How to Move to Bonaire

April 25, 2008

Before they moved in 2005, Beth and Greg Winkler were accustomed to living by the sea. But when it came to their sport of choice, wind- surfing, the occasional gusts of Cocoa Beach, FL, didn’t have a thing on the steady trade winds on the island of Bonaire. So after a decade’s worth of visits to the island as travelers – and a mission to secure hard-to-come-by furniture – they packed up their sails and headed to the Caribbean. We caught up with Beth to see how this retired couple achieved an island life funded by investments and fueled by the seaside breeze.

When did you realize you wanted to move to Bonaire? The moment we stepped foot on the island some 10 years ago we realized that our weeklong vacation was going to go by too fast. We didn’t leave for another two weeks. We had never been on a trip before where we didn’t want to leave. You know you love the place if you extend your trip from one week to three. On Bonaire, there are no stop lights; police presence is minimal; there’s no crime; when the phone rings, we want to speak to the person who’s calling; and the windsurfi ng is the best in the world!

How long did it take you after that to move there? It took us some five years. A Dutch woman told us if we wanted to move to Bonaire we should visit at least five times. So we did. Each year we traveled here, we looked at real estate and dreamed of the quieter, simpler life. Five years went by, and we began to see an increase in property value. Once we decided that it was now or never, we went forward. We met wonderful people who helped us acquire our goal. Through karma, or whatever you want to call it, it all fell into place. There’s no fear, no stress, just fun doing something new to create a far better way of life for us.


What was the most challenging part of the move? Securing the mortgage and the furnishings. There are no mortgages to be had on the island, and the furniture stores are few and far between. But really, those were just part of the building blocks to get here. The hardest part was making the commitment. When you decide to go for something, the decision to do it is the hardest part. Open a business, run a marathon, quit smoking, have a baby – once the decision is made, the rest is just a game of how to stick to the plan. There are lots of twists and turns that make the plan interesting and a challenge. If you don’t like a challenge, then don’t dream big. The issues we had with the mortgage and furnishings were all part of the charm and the challenge.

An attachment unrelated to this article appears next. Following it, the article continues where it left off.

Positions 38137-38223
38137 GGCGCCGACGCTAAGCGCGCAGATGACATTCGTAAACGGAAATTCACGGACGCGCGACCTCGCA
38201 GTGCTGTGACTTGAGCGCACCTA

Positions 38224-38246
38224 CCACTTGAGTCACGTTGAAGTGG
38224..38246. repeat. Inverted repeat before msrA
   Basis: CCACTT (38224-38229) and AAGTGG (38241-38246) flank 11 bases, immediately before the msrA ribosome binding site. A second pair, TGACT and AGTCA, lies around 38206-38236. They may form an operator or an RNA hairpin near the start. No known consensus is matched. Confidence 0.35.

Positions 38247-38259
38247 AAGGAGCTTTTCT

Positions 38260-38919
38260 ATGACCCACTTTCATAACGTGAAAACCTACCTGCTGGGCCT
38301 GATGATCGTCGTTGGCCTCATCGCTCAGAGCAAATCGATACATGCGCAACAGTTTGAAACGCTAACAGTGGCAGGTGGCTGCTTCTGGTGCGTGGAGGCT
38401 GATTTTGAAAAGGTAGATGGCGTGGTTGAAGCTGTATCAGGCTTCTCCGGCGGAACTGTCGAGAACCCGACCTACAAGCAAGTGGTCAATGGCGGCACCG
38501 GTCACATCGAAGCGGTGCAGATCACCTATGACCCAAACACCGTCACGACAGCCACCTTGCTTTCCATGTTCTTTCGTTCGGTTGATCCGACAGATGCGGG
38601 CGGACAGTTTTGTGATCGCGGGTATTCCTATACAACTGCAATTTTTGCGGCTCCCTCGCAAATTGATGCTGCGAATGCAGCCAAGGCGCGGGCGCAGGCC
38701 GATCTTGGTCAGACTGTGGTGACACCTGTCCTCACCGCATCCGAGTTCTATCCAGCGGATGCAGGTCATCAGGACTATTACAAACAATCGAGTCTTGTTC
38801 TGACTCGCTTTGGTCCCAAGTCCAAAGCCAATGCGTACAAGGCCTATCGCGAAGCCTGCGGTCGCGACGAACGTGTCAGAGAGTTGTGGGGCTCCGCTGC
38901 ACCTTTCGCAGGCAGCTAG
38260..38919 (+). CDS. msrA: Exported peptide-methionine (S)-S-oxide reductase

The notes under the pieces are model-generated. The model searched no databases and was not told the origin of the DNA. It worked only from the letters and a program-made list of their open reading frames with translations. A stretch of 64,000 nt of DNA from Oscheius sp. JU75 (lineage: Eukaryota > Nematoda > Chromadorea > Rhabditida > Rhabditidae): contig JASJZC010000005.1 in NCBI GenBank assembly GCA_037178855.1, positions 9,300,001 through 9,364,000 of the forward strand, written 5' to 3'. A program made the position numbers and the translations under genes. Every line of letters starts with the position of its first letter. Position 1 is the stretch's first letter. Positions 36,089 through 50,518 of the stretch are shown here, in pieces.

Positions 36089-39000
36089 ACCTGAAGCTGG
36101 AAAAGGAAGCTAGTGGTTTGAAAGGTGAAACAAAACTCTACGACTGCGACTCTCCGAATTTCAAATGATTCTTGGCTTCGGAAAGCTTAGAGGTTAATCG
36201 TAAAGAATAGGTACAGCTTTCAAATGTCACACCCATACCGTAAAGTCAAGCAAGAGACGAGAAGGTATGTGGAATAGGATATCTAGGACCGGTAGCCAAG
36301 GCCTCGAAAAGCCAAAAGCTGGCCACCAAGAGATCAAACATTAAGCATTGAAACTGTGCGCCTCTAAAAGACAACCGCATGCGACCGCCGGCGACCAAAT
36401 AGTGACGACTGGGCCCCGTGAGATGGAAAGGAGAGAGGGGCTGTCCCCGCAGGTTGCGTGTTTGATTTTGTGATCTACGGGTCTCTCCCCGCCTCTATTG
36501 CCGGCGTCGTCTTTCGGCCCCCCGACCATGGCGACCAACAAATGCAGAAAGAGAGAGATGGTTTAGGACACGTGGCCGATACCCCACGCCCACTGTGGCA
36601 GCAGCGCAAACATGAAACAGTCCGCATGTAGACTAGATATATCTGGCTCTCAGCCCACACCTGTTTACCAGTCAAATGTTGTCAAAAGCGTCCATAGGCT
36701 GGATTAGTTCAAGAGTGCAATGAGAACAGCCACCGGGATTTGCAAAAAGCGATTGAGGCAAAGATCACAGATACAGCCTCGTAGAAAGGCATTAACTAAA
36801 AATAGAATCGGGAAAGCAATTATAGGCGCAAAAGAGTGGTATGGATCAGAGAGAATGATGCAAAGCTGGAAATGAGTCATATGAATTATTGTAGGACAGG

How is your life different now that you live on Bonaire? We’re not cleaning toilets or making beds for clients or traveling in heavy traffic on the A1A highway. On the way to the beach in Bonaire, we pass not one stop sign, much less a traffic signal. We’re sailing in clear blue, windy water instead of brackish and occasionally windy conditions. Because it is windy most of the time here, we can choose our time on the water instead of being obligated when the conditions are right. Both places have easy access to water, which is most important, but the atmosphere near the equator runs slower, and the pace of fun runs faster.

Is there one moment you remember when you felt particularly lucky to be on Bonaire? No, not really. Every morning when we wake up, we feel lucky to be here on Bonaire. Every day the sun shines, the wind freshens and the water is blue in Lac Bay, where we sail. Tell me that’s not feeling lucky.


What’s your favorite island dish and where do you get it? Fried iguana. We can only find it at a local friend’s house.

How far do you have to travel to get a gallon of milk, get to a hospital or go to the movies? Well, there are no gallons of milk, just cartons on the shelf, but everything is only 15 minutes away because the island is so small. Just down the hill is a great hospital, plus there are several Dutch doctors on the island. The movie theater is across the street from our favorite restaurant, Wil’s Tropical Grill. Next to the movie theater is a movie rental store with a good Internet connection, so we see as many movies as we want.

Your best local advice for someone traveling to the island? Bring few clothes and lots of sunscreen.


How long do you plan to stay on Bonaire? We will stay until we’re forced to leave – or until the casinos take over. I can say for sure that at the first sign of a stop light, we will be looking for a new island.

Facts of Life

  • Flip-flop quotient: 5
  • Expats to locals: 1:41
  • Population of main town: Kralendijk, 1,958
  • Languages spoken: Dutch, Papiamento, English, Spanish
  • Travel from the U.S.: From Florida, American Airlines. Houston and New York, Continental.
  • Ease of immigration: Fairly easy, if a bit quirky. U.S. citizens can stay on Bonaire for up to 90 days.
  • Website:

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